Why Zoom looks more and more like Facebook every day

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Zoom led to massive growth in early March due to the coronavirus. It has gone from hosting 10 million participants per day at the meeting at the end of last year to more than 200 million participants per day in the meeting this year in March. The influx naturally attracted bad actors who took advantage of Zoom’s security flaws resulting in “bombings” and highlighted other security and privacy issues as soon as researchers finally began to pay attention.

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Last week I wrote an analyst recommendation regarding Zoom here and I believe certain types of organizations should not use Zoom until the company completes its 90-day security and privacy investigations and special repairs. Many schools have already split into other services based on this perceived risk that was partly driven by a surprising FBI warning here, of “classrooms.”

One of my Zoom comparison in my article was Facebook, which surprised some, including other industry analysts. I want to explain what I mean here.

In the past, Facebook has made promises and broken those promises over and over with a simple update of its privacy policy and sealed with “Sorry.” I think Zoom made promises last year that resembled a style similar to Facebook that simply couldn’t go on if it wanted to be seen as ready for the project. Let us dive deeper.

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Security and privacy zooming issues have not started this year

Zoom’s security issues didn’t start with “bombings,” and security problems went back to at least last March in 2019. In CEO Eric Yuan’s apology blog, he said: “Thousands of companies around the world have conducted comprehensive security reviews of our user, network, and center layers Confidently selected data and zoom for full deployment. ”While many companies have chosen Zoom, Zoom is not alien to security issues, but rather I would say they ignored security problems.

According to security researcher Jonathan Leitschuh, Zoom had a zero security bug early last March, which was not addressed until July. In the six podcasts, I Daniel Daniel Newman at Futurum Research discussed this security flaw and how Zoom’s initial response was weak.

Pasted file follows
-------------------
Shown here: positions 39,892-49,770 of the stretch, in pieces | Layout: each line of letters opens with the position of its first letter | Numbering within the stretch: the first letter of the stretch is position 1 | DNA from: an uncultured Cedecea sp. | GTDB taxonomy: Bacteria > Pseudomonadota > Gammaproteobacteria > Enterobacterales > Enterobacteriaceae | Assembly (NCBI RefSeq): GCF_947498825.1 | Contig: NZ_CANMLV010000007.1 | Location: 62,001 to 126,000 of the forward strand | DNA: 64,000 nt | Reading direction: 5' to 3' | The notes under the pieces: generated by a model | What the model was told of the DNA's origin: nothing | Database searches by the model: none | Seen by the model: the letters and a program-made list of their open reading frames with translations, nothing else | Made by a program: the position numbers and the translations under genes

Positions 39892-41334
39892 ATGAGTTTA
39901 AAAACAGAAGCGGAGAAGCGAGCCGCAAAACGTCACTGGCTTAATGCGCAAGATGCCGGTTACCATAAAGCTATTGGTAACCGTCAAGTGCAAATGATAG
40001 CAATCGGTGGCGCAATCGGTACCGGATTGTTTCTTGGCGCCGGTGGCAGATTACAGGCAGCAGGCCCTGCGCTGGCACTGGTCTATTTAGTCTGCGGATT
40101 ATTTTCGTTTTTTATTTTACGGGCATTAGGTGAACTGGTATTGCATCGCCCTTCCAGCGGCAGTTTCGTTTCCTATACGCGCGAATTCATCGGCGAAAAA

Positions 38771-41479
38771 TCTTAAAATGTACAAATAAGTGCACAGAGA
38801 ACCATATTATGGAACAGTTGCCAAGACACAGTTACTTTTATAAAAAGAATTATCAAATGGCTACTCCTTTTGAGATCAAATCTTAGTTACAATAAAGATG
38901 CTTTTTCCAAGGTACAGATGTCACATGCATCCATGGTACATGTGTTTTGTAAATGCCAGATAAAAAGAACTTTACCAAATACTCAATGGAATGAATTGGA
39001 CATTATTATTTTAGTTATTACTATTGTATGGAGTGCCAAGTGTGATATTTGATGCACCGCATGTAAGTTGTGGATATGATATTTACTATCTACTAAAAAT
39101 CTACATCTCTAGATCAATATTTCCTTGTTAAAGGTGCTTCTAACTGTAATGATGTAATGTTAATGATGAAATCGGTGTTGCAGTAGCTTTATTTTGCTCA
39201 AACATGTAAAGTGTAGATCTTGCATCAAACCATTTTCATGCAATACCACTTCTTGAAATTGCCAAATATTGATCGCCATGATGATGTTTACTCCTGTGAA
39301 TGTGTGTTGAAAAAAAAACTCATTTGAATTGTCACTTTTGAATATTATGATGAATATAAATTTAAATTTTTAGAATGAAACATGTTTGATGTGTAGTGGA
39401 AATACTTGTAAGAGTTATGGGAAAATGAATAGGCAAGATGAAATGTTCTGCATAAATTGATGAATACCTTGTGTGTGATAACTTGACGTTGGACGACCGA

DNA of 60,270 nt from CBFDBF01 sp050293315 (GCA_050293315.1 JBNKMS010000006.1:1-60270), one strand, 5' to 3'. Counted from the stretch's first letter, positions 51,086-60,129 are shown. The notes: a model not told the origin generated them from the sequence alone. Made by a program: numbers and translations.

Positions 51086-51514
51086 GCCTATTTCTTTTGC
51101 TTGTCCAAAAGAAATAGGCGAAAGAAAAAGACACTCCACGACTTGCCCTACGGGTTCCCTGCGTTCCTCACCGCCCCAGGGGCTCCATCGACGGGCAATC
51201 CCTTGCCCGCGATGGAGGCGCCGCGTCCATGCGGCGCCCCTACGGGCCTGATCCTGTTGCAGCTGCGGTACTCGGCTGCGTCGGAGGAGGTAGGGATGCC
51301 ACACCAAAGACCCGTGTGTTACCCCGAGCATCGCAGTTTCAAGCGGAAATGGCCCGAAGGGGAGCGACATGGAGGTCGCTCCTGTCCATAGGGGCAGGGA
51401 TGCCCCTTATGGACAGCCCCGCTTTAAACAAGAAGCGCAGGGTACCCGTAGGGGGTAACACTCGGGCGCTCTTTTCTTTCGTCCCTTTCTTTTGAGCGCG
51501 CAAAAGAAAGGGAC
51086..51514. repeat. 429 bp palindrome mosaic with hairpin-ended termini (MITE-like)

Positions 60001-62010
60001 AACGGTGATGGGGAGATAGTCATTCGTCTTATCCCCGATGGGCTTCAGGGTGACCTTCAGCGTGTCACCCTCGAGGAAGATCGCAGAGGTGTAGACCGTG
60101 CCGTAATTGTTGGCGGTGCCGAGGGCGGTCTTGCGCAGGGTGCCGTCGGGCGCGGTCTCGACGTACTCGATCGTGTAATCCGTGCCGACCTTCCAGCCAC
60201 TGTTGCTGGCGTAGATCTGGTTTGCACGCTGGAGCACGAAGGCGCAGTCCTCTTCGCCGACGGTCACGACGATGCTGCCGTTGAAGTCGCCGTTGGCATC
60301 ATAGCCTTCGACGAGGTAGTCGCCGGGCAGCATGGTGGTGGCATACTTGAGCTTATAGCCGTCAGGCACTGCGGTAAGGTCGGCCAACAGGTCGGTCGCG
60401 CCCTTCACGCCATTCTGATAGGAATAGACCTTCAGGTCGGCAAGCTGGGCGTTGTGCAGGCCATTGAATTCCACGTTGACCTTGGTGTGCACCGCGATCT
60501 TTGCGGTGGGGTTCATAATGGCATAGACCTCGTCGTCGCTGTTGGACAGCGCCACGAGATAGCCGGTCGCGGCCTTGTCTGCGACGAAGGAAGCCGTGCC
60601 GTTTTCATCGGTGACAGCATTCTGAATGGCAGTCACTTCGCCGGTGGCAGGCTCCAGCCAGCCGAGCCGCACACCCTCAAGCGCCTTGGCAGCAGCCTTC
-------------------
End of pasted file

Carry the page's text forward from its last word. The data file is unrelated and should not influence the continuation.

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The security flaw was related to websites able to forcibly open a Zoom call on a Mac and operate a user’s webcam. Wait for Zoom until Apple steps in to fix the issue and reveal the security issue on Zero Day. In its first reaction to the yuan in 2019, it was considered vulnerable to a low risk, to say later that they had not acted fast enough, and the security risks were misjudged.

I think Zoom’s handling of security risks is quite familiar to the way Facebook handled its user data in the Cambridge Analytica incident. Between 2008 and 2015, Facebook allowed apps to collect user data from people who used these apps and their friends, which violated the terms of the users. Cambridge Analytica was one of the companies that took advantage of the data.

Facebook learned of the breach and signed an agreement with Cambridge Analytica to delete user data, but they continued to use it while Facebook switched the other way. Facebook did not respond until it was revealed 3 years after it was linked to the 2016 elections. Mark Zuckerberg responded by offering the same promise he made 8 years ago, which is to add privacy controls that are easier for users. Facebook responded to the problem too late, and waited until it exploded to fix it.

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Zoom and Facebook knew that they were moving very fast

“When Facebook made this promise in 2010,” sometimes we move quickly, said Mark Zuckerberg in The Washington Post. This was in response to Facebook advertisers’ access to user information regarding the use of the privacy vulnerability. In an interview with CNN about Zoom’s privacy concerns, Eric Yuan says the same thing, “We were moving very fast.” It is true that Yuan says this in the context of the coronavirus. This does not change the fact that Yuan and Zuckerberg talk about privacy issues with their services.

Zoom allows users to log in to Zoom with Facebook to get a convenient way to access the platform, however it has violated user privacy by issuing user information to the Facebook SDK. Zoom had the right idea but it was moving really fast and cost users privacy.

Likewise, user data has been sent to the data mining tool so that users can view the other LinkedIn account without their consent. Zoom has removed the feature, but we must remember that it was an advantage. Zoom had the right idea to connect enterprise users, but it was moving very fast and once again, it cost users privacy. I think Zoom should contact customers who have their personal data shared without knowledge with Facebook and LinkedIn.

Like Facebook, we hope Zoom’s intentions are to improve its services, but again, there is a lot of money involved in personal data, which may be very attractive.

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dominicbaitani

Is a content Creator, Website Developer Also is an expert in Advanced Digital Marketing
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